If money is received from survival claims, these funds become an asset of the estate. Distribution is determined by the decedent’s will, of if he or she did not have a will (and is therefore, “intestate”), funds are distributed according to the intestacy laws of the state of Ohio.

Wrongful Death Claims

A wrongful death claim is family-focused and its purpose is to compensate the decedent’s family—the wife and children and sometimes the parents or the siblings of the deceased. Proceeds will be distributed to the decedent’s heirs with each share adjusted in an equitable manner with “due regard for the injury and loss to each beneficiary resulting from the death.” (Ohio Revised Code (ORC)(2125.03)(A)(1)). Age and condition of the beneficiaries is also considered. A monetary value can be assigned to each claim. Such claims may include the following “compensatory” damages:

• Loss of support for the reasonably expected earning capacity of the decedent;
• Loss of services of the decedent;
• Loss of the society of the decedent including loss of companionship, loss of the relationship with the deceased (consortium), care, assistance, attention, protection, advice, guidance, counsel, instruction, training and education.
• Loss of prospective inheritance to the decedent’s heirs at law at the time of the decedent’s death;
• The mental anguish incurred by the surviving spouse, dependent children, parents, or next of kin of the decedent.

Compensatory damages are an attempt to achieve compensation for the survivors as if the decedent had not died but had continued to provide support and companionship to the family. The jury or court may award compensatory damages it determines are proportionate to the injuries and loss resulting to the beneficiaries from the wrongful death and may award reasonable funeral and burial expenses out of the wrongful death damages settlement or jury award.

Statute of Limitations

A wrongful death lawsuit must be filed in court within a certain period of time. This is called the statute of limitations. The statute of limitations is generally two years from death in such cases, but the clock may begin to run on the deceased’s date of death, or upon discovery of the person’s cause of death, or upon discovery of the defendant’s negligent conduct.

It is not a good idea to wait until the statute of limitations period is about to expire before filing a wrongful death lawsuit. If the lawsuit is filed right before the deadline, the defendant may no longer be in the area, or if the wrong defendant is served, the case could be dismissed and the claimant would get nothing. Another reason not to wait is that important evidence could be lost or destroyed and crucial witnesses may be unavailable or have fading memories about what happened. Irreparable damage to your case can be done by waiting too long to prosecute and start an investigation.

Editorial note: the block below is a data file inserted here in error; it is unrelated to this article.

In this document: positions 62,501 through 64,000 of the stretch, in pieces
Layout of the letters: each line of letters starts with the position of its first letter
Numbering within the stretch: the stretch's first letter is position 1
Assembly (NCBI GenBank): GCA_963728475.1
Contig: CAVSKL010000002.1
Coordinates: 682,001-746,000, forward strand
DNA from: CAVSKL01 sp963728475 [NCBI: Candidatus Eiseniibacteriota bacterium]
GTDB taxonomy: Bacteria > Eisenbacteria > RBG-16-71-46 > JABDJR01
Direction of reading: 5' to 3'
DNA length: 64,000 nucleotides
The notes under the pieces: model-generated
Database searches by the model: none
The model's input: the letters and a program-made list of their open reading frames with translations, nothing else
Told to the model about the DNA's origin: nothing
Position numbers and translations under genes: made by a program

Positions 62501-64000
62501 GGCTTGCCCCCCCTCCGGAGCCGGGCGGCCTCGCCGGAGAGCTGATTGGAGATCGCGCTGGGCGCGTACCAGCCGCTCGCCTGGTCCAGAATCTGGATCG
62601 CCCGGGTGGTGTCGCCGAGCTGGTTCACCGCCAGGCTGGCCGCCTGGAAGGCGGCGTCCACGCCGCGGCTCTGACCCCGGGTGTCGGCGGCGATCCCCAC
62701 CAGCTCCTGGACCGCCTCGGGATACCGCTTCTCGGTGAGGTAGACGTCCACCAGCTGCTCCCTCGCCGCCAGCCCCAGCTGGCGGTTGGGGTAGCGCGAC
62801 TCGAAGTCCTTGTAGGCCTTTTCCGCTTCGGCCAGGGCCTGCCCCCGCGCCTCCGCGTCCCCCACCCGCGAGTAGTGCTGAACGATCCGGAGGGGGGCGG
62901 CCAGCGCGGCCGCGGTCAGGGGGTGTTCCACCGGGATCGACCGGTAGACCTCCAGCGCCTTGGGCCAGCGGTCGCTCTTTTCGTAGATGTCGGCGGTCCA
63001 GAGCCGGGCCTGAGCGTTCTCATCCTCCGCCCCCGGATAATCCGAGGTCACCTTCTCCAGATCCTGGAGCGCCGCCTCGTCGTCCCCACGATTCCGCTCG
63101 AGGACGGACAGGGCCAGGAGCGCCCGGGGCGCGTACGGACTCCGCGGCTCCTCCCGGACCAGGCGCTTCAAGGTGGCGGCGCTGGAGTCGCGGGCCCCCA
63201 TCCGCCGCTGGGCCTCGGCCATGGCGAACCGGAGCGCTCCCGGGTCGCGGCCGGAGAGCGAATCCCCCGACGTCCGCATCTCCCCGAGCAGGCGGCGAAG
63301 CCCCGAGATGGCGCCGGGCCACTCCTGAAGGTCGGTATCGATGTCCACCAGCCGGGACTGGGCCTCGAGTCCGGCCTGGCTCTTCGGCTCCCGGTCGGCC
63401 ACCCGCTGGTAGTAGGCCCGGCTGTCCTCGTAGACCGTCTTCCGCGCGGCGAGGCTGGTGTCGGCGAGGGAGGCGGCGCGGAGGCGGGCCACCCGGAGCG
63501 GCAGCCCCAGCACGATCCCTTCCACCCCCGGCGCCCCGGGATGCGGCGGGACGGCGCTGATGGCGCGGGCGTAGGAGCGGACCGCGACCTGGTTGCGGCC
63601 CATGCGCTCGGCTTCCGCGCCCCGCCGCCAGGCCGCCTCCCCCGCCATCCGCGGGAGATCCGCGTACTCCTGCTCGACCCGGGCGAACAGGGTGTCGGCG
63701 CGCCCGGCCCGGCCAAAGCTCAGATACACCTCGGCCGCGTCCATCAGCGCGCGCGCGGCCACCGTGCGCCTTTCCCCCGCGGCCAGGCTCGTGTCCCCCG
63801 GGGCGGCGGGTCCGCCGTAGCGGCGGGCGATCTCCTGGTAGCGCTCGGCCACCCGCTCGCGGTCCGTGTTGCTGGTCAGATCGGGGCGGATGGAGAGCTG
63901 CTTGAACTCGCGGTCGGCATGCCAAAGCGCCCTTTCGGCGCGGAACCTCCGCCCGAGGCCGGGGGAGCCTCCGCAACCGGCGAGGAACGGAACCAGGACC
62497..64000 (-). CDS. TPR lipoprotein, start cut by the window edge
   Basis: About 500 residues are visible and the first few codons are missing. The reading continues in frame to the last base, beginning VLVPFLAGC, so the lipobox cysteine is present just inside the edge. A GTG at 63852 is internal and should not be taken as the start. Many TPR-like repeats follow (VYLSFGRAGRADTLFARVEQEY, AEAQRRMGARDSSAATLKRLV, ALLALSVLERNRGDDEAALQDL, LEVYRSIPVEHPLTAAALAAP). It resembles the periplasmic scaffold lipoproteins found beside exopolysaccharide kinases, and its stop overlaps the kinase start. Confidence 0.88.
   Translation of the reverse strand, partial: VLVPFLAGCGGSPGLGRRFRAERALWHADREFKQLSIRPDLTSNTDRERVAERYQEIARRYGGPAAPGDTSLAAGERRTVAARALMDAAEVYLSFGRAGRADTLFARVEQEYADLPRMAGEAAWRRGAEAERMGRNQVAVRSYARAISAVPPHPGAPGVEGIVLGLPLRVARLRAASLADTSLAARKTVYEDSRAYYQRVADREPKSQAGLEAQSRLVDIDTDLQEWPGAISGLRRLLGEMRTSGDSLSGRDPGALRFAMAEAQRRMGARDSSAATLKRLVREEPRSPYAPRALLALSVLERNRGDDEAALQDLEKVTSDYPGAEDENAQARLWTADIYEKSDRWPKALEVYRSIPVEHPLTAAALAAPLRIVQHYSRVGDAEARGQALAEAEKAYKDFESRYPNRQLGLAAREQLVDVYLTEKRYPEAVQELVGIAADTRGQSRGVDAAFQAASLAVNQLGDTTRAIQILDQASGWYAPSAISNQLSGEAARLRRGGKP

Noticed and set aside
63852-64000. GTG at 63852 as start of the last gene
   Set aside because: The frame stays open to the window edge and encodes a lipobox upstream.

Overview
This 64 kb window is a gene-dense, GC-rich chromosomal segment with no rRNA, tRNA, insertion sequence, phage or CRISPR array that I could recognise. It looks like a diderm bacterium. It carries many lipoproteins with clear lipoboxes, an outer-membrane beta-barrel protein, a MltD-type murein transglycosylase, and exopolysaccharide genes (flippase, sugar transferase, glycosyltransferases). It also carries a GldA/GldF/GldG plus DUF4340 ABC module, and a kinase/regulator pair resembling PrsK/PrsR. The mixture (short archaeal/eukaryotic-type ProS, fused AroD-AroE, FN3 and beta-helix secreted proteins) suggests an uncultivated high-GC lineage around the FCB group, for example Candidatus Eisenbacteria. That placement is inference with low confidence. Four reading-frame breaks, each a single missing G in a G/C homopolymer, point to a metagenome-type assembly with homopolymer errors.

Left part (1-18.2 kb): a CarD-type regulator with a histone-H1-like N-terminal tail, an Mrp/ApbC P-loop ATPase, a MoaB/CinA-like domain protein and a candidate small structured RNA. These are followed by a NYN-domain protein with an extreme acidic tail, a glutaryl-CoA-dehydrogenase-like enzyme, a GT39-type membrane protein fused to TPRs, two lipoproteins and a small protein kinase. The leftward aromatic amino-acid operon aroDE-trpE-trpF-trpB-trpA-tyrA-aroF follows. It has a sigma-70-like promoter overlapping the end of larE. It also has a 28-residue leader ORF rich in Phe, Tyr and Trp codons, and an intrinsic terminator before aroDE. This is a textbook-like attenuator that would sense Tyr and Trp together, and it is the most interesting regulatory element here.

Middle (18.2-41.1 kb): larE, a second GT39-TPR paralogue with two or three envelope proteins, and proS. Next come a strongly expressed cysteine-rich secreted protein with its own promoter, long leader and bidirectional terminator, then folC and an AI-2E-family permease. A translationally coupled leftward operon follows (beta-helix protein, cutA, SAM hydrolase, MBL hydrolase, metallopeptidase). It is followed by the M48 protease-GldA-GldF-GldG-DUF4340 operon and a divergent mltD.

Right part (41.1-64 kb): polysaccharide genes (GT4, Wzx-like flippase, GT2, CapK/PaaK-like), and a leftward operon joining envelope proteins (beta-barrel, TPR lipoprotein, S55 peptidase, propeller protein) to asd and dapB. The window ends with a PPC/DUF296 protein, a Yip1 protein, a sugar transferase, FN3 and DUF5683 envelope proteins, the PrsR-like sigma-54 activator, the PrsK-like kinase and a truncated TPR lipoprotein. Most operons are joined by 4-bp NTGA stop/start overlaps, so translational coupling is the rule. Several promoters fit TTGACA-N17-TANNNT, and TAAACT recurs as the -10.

There are exceptions to the statute of limitations when wrongful death is caused by product liability or in a case where claims survive the death of an individual. These exceptions are complex areas of the law which are very difficult for the average person to attempt to bring into court without seeking assistance from a wrongful death attorney.

Finding a Wrongful Death Attorney?

The sudden and unexpected death of a family member is overwhelming for everyone involved. When a loved one’s death has been tragically caused by the negligence or recklessness of another, the spouse of the deceased person, the children, and other family members are generally not thinking about filing a lawsuit. Although the family’s financial condition may be seriously threatened by their loss, no amount of money received will undo the harm that has been done. These survivors are doing their best they can to get through each day and do not want to rehash the horrific events that led to their loved one’s demise.

The family may even be thinking about how kind the representatives of the at-fault party’s insurance company have been to them. If you are one of these people who just wants to put things behind them and get on with life, you need to survey your options and think deeply about the long-term effects your loved one’s death will have on the family. How is your future financial situation looking and who really wants to help you get the compensation your family deserves?

A generous check from the other party’s insurance company may seem enticing but be assured the insurance company is not thinking about your family’s future. They want to get this event behind them at the least cost to their company.

Our highly experienced Ohio wrongful death attorneys will sit down with you in a free consultation and help you decide if you have grounds for a wrongful death suit, what kinds of claims you should file and against whom. They will begin an investigation of what happened the day your spouse or relative died.

We have medical personnel and accident specialists on staff. If necessary we will hire additional experts to go into court and testify about issues relating to your case.

For more information, please contact us any time of the day, weekends, evenings or holidays at 1-888-459-0765. You can also chat with one of our 24-hour live chat representatives or send us a website message.

You may also request a FREE copy of our book, “A Wrongful Death in Ohio—Actions Families Can Take After The Wrongful Death of a Loved One.” It will give you an overview of wrongful death laws in this state and explain the issues which can arise in a wrongful death claim.